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Published: St. Martin's Press - September 1st, 2020
Kerri Arsenault is a book editor at Orion Magazine, a contributing editor at The Literary Hub, and a mentor for PEN, America’s Prison and Justice Writing Program. She serves on the National Book Critics Circle Board, writes for lithub.com, and teaches nonfiction in The Master of Arts Program in Writing and Oral Traditions at the Graduate Institute in Bethany, CT.
Mill Town: Reckoning with What Remains (also available on CD- Mill Town: Reckoning with What Remains (CD-Audio) is Kerri Arsenault’s debut work. It tells the story of Mexico, and other small towns in Maine that have a long relationship with a paper mill. It is a well-researched work, (research that was often difficult to conduct), that includes and is based on historical information, various academic, governmental, legal and scientific records. It describes the profoundly negative effects the mill had on the people who worked in it and on those who lived nearby, many of whom were working class Acadians.
It describes the environmental damage caused by toxic releases from the mill, such as when the burning of tires for fuel causes a release of dioxin, and the astronomical cancer rates likely caused by release of myriad toxins. But it also tells of the positive socio-economic effect the mill had on those same people. It asks the question “what are we willing to tolerate and whose lives are we willing to sacrifice for life itself?”
Perhaps industry has unpaid debts to the workers of Maine who, despite making their living in the mill, suffered along with their environment. Industry’s actions represent “a blight in the political, cultural, social, moral and aesthetic choices we’ve made.” The author considers “the Precautionary Principle” of the European Union, where industry must first prove that its actions will not have a harmful effect on people or the environment before it can proceed.
The book also deals with the effects of Nestlé’s involvement in Maine, as it is there to procure water. This has led to the commodification of water, as it did to Maine’s forests, allowing the benefit of resources to flow to the producers instead of to the people at large.
Ultimately, Mill Town: Reckoning with What Remains presents the reader with a microcosm. Everywhere, the same dilemma is repeated. People will endanger the environment and risk their health when that means making a living for themselves and their families—it takes only a moment of reflection to realize the truth of this.
Sincere thanks to Kerri for her responses to my questions.
32nd Avenue Books: You recognize that the mill enabled many to earn a living by working there. Do you feel that, in some sense, there was a balance between the positive and negative effects of its presence?
Kerri: This is the perfect question to understand the nut of my book but also an impossible question for me to answer. I tried hard not to view my examination of this same question in binary terms. To boil it down for those who haven’t read the book, the overwhelming negative aspect of working in the mill was that you may get cancer, perhaps caused by mill’s pollution, and the positive aspect of working there was that it was a good job with decent wages. So if we look at this in a binary way, the question is: were these deaths worth it? Such a black and white question only results in a yes or no. My book tries to examine this question for many points of view, and in the end, I’m not sure there is a clear answer, and in fact, I may have only just raised more questions (which I hope is true!) Also, I'd like readers to try and answer that question for themselves. And I’m guessing their answer will change depending on their own background. While the answer seems obvious, of course no job is worth someone’s life, then why do we continuously choose it? It’s a human conundrum with loads of ingredients informing that conflict.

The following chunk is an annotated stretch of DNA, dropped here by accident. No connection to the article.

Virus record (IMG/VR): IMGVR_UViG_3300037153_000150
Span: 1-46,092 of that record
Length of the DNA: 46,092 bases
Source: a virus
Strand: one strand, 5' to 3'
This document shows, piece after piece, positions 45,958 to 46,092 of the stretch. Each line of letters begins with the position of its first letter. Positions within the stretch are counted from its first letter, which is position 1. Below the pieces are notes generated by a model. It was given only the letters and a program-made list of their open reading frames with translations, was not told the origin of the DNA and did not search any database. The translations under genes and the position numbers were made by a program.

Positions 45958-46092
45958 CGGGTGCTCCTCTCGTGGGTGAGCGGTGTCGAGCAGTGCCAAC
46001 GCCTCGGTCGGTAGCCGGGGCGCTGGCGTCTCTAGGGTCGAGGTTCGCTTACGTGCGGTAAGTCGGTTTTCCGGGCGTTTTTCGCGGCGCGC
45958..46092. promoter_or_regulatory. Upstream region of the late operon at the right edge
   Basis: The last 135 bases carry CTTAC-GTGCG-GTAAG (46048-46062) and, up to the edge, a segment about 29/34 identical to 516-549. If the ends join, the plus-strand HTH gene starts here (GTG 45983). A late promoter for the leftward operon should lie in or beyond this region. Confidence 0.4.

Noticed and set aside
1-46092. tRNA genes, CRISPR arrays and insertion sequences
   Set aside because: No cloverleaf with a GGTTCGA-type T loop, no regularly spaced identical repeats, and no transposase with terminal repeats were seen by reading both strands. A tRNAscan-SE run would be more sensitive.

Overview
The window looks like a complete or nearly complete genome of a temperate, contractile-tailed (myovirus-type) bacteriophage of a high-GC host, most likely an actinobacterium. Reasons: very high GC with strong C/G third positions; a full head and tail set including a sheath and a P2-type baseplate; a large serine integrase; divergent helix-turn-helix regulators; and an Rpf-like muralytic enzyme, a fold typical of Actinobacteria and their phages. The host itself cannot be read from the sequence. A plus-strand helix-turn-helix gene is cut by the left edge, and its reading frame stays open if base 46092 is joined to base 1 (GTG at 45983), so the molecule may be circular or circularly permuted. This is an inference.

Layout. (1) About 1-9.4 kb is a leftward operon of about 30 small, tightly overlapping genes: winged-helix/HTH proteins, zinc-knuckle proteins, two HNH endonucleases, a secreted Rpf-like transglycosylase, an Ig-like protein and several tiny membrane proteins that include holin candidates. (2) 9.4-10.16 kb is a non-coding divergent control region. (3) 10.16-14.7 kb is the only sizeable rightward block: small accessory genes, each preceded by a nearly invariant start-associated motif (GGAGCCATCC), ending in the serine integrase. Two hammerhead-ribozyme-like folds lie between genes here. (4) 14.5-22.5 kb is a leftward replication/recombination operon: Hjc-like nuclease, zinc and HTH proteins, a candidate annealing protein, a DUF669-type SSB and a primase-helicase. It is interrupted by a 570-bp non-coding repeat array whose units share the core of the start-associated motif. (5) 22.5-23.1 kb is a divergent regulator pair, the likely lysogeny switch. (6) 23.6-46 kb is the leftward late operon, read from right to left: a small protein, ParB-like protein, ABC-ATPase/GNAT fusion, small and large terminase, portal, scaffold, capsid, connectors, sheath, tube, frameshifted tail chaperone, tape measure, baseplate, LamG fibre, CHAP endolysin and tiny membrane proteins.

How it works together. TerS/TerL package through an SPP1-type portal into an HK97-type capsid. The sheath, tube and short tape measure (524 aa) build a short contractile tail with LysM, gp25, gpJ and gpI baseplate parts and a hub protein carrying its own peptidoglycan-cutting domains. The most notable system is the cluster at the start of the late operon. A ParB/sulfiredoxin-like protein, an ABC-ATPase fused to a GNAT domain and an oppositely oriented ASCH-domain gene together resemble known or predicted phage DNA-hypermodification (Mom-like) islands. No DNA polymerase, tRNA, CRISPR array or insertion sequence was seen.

32nd Avenue Books: Do you feel that Nestlé’s involvement in Maine was essentially one-sided, benefiting only Nestlé, or did Maine benefit as well?
Kerri: Nestle, like any big corporation, is largely concerned with their bottom line. Nestle has not been welcome in many communities...Why? Many opponents to Nestle see water as a right—as critical as air—not something to be sold or auctioned away. Some opponents just don’t want trucks rumbling through their towns or chewing up their roads. Environmental activists see Nestle’s activities as nearsighted or motivated by greed because the amounts they extract from the ground are beyond what’s ever been extracted before. Others have complained about Nestle's child labor abuses and trafficking, and yet others complained of their environmental violations and greenwashing. Nestle has been boycotted around the world for its marketing of baby milk formulas. They have also been sued for fraud.
In Osceola Township Michigan, the community worried the large scale water extraction would ruin the environment. In Northern California the same concern. Residents of a First Nations community near Toronto who lacked a dependable and safe water supply, watched helplessly as Nestle extracted millions of gallons of water from treaty lands. The story is repeated again and again and again. People in the towns of Hollis and Fryeburg, Maine have been trying to oust Nestle since the early 2000s. But as I write in Mill Town, they are as hard to boot out as a sloppy guest who drinks all your beer.
While I do see the need for bottled water in emergency situations, I don't see any benefit to such large scale water extraction.
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